Top 5 Infamous Moments In Sport
Every sport has that one moment that shocks the sporting community. Some sports (we won't name names, will we rugby league?) seem to have these moments every other week.
So, we thought we'd take a look at the Top 5 infamous moments in [recent] sporting history.
5. Ben Johnson - (drug cheat)
The 100m sprint final at the 1988 Seoul Olympics became one of the most controversial moments in Olympic history. It was supposed to be an epic battle between Ben Johnson and Carl Lewis, who was odds-on favourite to win Gold. But, in a stunning turn of events, Ben Johnson ran a 9.79 seconds race to claim the Gold, while Lewis could only watch on in disbelief.
But that was only the beginning of the controversy. Johnson returned a positive urine sample, containing Stanozolol - a banned substance. Three days later he was disqualified, and his Gold medal and world record time were stripped.
We know there have been a lot of athletes caught taking steroids, but back in 1988 it was nowhere near as common as it is today. Johnson getting caught and stripped of his medal was extremely shocking for it's time, and for that reason rates as one of the top infamous moments in our list.
4. Trevor Chappell - (the 'under-arm incident')
This 'incident' is one of the most disgraceful moments in cricket history, and one that no New Zealand cricket fan will ever be able to forget or forgive.
New Zealand needed six runs to tie the match, and Trevor Chappell was about to bowl the final ball - it doesn't get any more tense in cricket. Astonishingly, under the instruction of his brother Greg, Trevor bowled the ball underarm and along the ground, effectively making it impossible for Brian McKechnie to hit over the boundary.
At the time, an underarm delivery was not considered illegal - but WAS considered outside the realms of good sportsmanship.
What made the whole event even more bizarre, was that McKechnie was charged with misconduct after he threw his bat away in disgust.
Unfortunately for Trevor, his whole career will forever be overshadowed by the 'underarm incident'.
3. Tonya Harding - (anything to win)
Ahhh, the vicious sport of figure skating. Or at least it was in 1994, when Tonya Harding conspired with Jeff Gillooly to attack Nancy Kerrigan, her competition.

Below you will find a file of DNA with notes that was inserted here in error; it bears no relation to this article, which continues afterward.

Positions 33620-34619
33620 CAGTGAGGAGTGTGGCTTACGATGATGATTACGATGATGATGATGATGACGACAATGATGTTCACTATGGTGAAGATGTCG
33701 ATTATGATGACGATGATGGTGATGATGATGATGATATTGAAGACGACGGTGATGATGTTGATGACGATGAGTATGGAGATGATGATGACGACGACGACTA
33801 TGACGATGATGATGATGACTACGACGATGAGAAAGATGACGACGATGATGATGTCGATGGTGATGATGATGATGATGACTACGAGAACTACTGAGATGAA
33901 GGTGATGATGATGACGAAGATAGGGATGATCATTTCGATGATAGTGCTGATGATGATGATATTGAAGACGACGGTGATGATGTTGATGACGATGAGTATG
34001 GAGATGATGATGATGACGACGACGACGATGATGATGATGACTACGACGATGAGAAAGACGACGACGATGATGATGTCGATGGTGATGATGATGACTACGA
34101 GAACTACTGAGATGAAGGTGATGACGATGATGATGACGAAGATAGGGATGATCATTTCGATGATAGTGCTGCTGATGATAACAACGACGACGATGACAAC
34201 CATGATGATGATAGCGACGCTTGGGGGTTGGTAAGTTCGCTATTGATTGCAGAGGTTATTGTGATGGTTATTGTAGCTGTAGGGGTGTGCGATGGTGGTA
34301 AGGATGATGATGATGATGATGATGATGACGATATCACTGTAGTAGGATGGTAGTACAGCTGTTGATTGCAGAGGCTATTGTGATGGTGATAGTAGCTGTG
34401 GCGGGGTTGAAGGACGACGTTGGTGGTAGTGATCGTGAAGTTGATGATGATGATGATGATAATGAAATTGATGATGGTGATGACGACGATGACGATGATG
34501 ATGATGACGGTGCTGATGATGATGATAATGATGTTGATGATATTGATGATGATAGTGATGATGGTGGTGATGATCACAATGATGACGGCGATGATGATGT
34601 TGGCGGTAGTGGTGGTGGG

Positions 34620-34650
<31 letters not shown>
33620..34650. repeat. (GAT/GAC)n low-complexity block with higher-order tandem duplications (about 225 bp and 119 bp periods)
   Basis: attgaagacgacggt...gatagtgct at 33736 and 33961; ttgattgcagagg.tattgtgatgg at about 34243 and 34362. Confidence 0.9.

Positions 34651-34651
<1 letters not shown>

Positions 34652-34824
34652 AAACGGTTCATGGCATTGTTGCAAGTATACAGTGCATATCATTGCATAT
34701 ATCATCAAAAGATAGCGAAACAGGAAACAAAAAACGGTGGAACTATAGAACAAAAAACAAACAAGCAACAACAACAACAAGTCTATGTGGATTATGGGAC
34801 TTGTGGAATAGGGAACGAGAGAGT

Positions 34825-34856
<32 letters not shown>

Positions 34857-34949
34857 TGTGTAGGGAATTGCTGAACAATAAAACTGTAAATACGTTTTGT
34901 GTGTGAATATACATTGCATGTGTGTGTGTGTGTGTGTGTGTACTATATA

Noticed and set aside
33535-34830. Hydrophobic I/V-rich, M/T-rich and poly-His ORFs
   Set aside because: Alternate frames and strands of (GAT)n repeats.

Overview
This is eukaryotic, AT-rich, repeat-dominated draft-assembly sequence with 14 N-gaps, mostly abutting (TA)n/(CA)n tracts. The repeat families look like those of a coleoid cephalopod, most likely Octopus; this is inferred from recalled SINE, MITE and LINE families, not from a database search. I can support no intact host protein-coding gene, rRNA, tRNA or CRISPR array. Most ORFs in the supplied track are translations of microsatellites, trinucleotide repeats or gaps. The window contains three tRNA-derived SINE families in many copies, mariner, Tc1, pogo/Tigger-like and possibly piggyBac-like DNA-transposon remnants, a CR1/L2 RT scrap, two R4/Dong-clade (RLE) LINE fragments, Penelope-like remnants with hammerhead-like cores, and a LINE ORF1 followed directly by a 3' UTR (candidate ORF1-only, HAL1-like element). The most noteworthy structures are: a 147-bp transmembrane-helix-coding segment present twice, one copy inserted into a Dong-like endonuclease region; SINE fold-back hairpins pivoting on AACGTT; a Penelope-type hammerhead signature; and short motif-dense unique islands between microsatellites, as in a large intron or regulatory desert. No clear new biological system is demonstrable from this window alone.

Jeff and Shawn Eckardt, a friend, allegedly hired Shane Stant to attack Kerrigan at the US Figure Skating Championships in Detroit. Stant did just that, attacking her knee and forcing her to withdraw from the competition - which Harding went on to win.
Harding protested her innocence at first, but later plead guilty, and was given three years probation, 500 hours of community service and fined $160,000. It just goes to show - some people will do anything to win.
The lesson here? Don't mess with figure skaters.
2. Hanse Cronje - (match fixing)
In 2000, South African cricket captain Hanse Cronje was found guilty of match fixing, and given a life ban from all cricket. It was major fall from grace for one of South Africa's greatest batsmen.
Herschelle Gibbs, Nicky Boje and Pieter Strydom were also caught up in the scandal, but the brunt of the fallout came down on Cronje.
He was allegedly caught trying to pay off his team mates to under perform in certain games, and conspiring with Indian bookmakers to fix the outcome of matches.
The effects of the scandal were felt throughout the cricketing world, as more and more players were believed to be involved in match fixing. But for Cronje, his whole career was tarnished, and his name would be forever linked to the match fixing scandal.
In 2002, Cronje died tragically in a plane crash. It's unfortunate that such a talented cricketer will only be remembered for his match fixing, rather than his batting.
1. Mike Tyson - (ear nibbling)
We all remember the day Tyson took a chunk out of Evander Holyfield's ear - it's one of the most infamous moments in sporting history.
It was the second fight between the two heavyweights, but it wasn't destined to last long. At the end of the third round the referee stopped the fight due to the bitten ear, which Tyson claimed was in defence of Holyfield's head butting. Nice try, Tyson, but we all remember you were getting beaten - and biting Holyfield's ear was your way out of the fight.
Tyson's boxing license was revoked - only to be reinstated one year later.
Fortunately for Tyson, his name couldn't get anymore tarnished - his whole career reads like a 'most infamous moments' list.
Article from the Sports Fan Attic.
What is the duplicate article?
Why is this article offensive?
Where is this article plagiarized from?
Why is this article poorly edited?